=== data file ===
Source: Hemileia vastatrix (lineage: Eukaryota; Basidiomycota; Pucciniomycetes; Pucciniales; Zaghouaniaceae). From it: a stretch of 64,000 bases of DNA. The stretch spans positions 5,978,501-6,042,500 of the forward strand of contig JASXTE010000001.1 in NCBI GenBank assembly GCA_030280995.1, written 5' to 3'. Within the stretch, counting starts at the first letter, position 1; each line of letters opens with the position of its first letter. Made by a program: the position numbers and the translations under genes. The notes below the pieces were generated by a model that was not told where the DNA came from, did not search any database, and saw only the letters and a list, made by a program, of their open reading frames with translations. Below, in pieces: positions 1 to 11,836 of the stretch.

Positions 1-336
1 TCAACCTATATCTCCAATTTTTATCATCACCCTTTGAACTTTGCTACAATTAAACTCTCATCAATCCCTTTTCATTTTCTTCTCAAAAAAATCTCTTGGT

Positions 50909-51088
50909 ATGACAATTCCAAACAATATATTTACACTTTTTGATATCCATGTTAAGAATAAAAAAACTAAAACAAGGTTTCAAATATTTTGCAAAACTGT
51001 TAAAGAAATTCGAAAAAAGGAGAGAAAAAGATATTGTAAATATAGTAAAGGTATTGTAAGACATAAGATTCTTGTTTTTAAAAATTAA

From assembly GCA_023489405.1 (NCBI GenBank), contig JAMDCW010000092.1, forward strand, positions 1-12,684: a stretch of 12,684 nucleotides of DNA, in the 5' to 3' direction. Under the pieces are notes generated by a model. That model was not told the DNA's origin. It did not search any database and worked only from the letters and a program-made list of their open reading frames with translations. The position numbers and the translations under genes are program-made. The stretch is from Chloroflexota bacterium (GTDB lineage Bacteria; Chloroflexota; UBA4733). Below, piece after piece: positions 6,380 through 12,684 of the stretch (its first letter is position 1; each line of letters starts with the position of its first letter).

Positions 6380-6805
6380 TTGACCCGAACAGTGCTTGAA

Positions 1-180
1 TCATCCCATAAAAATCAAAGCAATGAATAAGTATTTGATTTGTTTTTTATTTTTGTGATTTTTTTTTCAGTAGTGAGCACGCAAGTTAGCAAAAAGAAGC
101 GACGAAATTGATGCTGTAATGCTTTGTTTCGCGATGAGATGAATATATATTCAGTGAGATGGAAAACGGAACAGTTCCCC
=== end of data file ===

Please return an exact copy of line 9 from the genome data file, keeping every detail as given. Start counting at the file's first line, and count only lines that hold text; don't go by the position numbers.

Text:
6380 TTGACCCGAACAGTGCTTGAA